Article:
Beware of empty promises. Not accounting for an ironic or sarcastic use, this is not the place to have an unrelated or misleading image, that will make you seem just as untrustworthy as a misleading link would.
- Hashtag it
Finally, you want to make sure your tweet is linked with the topics you’re talking about. This is the easiest way to make sure users can find you while searching for the topics you tend to discuss or want to be associated with. You can even find a community your brand might be able to join.
Beware of inserting yourself in conversations where you don’t belong, remember this is not only in poor taste but completely unnecessary since you are allowed, and are encouraged to create your own more pertinent hashtag if you can’t find one that suits your needs.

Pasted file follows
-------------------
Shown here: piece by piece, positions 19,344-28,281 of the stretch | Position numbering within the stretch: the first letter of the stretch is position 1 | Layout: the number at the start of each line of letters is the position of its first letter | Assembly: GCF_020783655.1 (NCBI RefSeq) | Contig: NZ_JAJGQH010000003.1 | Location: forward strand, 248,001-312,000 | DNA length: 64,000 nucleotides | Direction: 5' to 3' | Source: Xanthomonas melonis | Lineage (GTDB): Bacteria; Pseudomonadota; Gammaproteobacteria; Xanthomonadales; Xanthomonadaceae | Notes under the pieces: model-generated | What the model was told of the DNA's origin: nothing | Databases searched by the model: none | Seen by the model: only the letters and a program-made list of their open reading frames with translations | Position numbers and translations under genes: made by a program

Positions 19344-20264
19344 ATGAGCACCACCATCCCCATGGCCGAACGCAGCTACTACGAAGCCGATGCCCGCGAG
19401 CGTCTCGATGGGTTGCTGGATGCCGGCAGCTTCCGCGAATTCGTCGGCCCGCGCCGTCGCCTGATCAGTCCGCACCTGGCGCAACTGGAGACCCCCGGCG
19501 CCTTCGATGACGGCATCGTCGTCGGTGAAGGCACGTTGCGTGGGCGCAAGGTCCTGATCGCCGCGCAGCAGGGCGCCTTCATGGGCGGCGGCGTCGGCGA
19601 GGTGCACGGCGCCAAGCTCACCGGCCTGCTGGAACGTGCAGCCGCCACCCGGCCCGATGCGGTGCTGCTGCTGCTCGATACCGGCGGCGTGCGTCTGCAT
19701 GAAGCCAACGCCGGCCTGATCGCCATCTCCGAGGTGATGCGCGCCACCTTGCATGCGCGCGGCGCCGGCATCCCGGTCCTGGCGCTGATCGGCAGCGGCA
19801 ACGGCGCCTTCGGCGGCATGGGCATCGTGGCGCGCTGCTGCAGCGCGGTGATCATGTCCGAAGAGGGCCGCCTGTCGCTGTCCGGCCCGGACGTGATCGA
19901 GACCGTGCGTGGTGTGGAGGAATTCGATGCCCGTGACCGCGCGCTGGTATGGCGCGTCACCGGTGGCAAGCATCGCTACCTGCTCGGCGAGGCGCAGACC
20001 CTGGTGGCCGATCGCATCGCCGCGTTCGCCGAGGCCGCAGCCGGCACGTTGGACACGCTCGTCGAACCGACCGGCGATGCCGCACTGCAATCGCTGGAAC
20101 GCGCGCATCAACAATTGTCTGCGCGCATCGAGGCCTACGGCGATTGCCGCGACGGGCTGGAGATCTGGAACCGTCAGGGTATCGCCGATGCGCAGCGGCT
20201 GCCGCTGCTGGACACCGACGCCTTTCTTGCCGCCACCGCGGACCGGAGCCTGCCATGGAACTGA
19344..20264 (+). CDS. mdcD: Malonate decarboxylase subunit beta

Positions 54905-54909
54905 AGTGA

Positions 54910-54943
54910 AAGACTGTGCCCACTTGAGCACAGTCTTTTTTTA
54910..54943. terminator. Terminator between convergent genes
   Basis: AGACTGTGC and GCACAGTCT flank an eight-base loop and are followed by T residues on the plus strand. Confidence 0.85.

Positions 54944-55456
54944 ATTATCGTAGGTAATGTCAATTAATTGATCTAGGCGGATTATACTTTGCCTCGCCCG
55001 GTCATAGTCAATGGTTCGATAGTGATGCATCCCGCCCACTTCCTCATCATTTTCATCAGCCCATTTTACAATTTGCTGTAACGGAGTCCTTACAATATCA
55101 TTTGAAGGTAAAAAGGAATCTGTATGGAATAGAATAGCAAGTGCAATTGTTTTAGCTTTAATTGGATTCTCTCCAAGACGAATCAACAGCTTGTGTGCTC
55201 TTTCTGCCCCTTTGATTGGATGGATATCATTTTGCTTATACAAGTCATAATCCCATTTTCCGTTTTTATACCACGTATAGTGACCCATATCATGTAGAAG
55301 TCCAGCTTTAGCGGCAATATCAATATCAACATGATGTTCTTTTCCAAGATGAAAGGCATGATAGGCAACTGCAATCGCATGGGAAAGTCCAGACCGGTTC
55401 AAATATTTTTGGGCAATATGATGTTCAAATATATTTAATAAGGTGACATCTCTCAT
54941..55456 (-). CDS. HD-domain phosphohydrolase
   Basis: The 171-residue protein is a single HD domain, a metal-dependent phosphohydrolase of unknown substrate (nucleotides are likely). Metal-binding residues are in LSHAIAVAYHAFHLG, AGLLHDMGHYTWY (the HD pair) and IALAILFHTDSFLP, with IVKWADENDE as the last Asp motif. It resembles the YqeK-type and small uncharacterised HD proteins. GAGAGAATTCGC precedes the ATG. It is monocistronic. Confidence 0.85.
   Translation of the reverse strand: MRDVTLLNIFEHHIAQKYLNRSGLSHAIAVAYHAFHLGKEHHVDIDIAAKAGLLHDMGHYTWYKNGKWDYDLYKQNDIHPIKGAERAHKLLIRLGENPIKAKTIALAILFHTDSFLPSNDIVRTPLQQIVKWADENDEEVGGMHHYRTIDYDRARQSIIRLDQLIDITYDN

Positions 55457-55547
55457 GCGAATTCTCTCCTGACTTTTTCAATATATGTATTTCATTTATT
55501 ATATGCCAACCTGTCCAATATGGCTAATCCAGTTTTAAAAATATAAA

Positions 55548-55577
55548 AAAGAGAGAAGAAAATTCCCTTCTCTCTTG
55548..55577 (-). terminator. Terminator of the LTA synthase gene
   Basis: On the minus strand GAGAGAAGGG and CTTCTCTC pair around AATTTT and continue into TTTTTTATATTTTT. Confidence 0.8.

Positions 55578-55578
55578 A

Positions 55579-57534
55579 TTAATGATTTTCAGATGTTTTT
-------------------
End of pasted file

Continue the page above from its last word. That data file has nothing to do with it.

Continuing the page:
There’s a versatile nature to the way Twitter is used that allows any business to adapt it to its own strategies and goals, but an important thing to keep in mind is that while all this information can serve as a guideline for a better and safer Twitter experience, there’s no substitute for getting your hands dirty so that you get the results you want. Now that you’re equipped with the knowledge of the basic Twitter etiquette, you can put it to good use and even explore new possibilities. Whether you want to use it to insert your brand in certain conversations or just to stay up to date with relevant events in your field, businesses should embrace the unique opportunity of establishing real and intimate relationships with their clients in an environment that let’s it happen organically rather than in typical sales pitch fashion.